Invasive Breast Cancer Preferably and Predominantly Occurs at the Interface Between Fibroglandular and Adipose Tissue

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Abstract

Micro-Abstract

The position of invasive breast tumor in relation to fibroglandular and adipose tissue was assessed in this retrospective dynamic contrast-enhanced magnetic resonance imaging investigation of 294 patients. These tumors were found to occur predominantly at the interface between fibroglandular and adipose tissue.

Background:

Increasing evidence suggests adipocyte involvement in malignant breast tumor invasive front or margin. The aim of this study was to evaluate the location of invasive breast tumors in relation to fibroglandular and adipose tissue by dynamic contrast-enhanced magnetic resonance imaging (DCE-MRI).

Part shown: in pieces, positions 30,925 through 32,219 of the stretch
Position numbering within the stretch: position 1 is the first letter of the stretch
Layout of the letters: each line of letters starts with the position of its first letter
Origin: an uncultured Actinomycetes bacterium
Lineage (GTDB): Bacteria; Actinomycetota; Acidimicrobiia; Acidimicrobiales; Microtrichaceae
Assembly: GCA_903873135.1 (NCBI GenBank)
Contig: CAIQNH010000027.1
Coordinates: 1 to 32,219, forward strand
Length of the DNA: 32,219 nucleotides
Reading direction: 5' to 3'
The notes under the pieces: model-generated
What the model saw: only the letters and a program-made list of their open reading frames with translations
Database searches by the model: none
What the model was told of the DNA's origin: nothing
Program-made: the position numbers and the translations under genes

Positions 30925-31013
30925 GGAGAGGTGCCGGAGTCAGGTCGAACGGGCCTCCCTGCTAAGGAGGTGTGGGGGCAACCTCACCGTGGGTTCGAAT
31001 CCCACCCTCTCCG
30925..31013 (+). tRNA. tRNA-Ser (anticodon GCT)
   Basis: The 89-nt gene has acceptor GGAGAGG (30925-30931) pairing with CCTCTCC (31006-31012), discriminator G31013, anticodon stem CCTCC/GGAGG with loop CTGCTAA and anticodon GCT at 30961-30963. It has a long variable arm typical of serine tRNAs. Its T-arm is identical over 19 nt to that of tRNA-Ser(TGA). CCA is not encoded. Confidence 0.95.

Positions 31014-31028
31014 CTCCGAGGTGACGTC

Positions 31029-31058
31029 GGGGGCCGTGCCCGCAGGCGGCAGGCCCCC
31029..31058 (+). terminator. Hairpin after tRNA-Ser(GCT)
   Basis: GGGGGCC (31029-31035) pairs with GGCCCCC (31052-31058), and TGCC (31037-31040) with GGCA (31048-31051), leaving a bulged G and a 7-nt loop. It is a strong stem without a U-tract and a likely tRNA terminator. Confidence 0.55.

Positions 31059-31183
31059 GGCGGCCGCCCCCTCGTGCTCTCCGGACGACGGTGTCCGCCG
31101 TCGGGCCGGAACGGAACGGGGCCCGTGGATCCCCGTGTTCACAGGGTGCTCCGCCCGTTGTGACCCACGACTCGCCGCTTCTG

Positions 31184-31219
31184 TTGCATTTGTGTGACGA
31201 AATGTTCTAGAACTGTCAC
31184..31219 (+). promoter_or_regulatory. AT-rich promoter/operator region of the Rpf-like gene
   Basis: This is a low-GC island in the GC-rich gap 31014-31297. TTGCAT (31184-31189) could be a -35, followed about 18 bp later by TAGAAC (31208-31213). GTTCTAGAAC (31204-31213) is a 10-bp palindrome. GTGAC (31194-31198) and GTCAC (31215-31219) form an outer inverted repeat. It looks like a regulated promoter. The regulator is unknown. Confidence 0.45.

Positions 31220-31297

Patients and Methods:

Pretreatment breast DCE-MRI images of 294 patients with biopsy-proven invasive breast cancer from 2008 to 2014 were studied. Invasive breast tumors were visualized as enhanced lesions in the postcontrast subtraction images. Positive identification of biopsy-confirmed invasive breast tumors on DCE-MRI images was achieved by correlation of findings from breast MRI and pathology reports. Tumor location in relation to fibroglandular and adipose tissue was investigated using precontrast T1-weighted MRI images.

Results:

Of 294 patients, 291 had DCE-MRI discernable invasive breast tumors located at the interface between fibroglandular and adipose tissues, regardless of the tumor size, type, receptor status, or breast composition.

Conclusion:

Invasive breast cancer preferably and predominantly occurs adjacent to breast adipose tissue.

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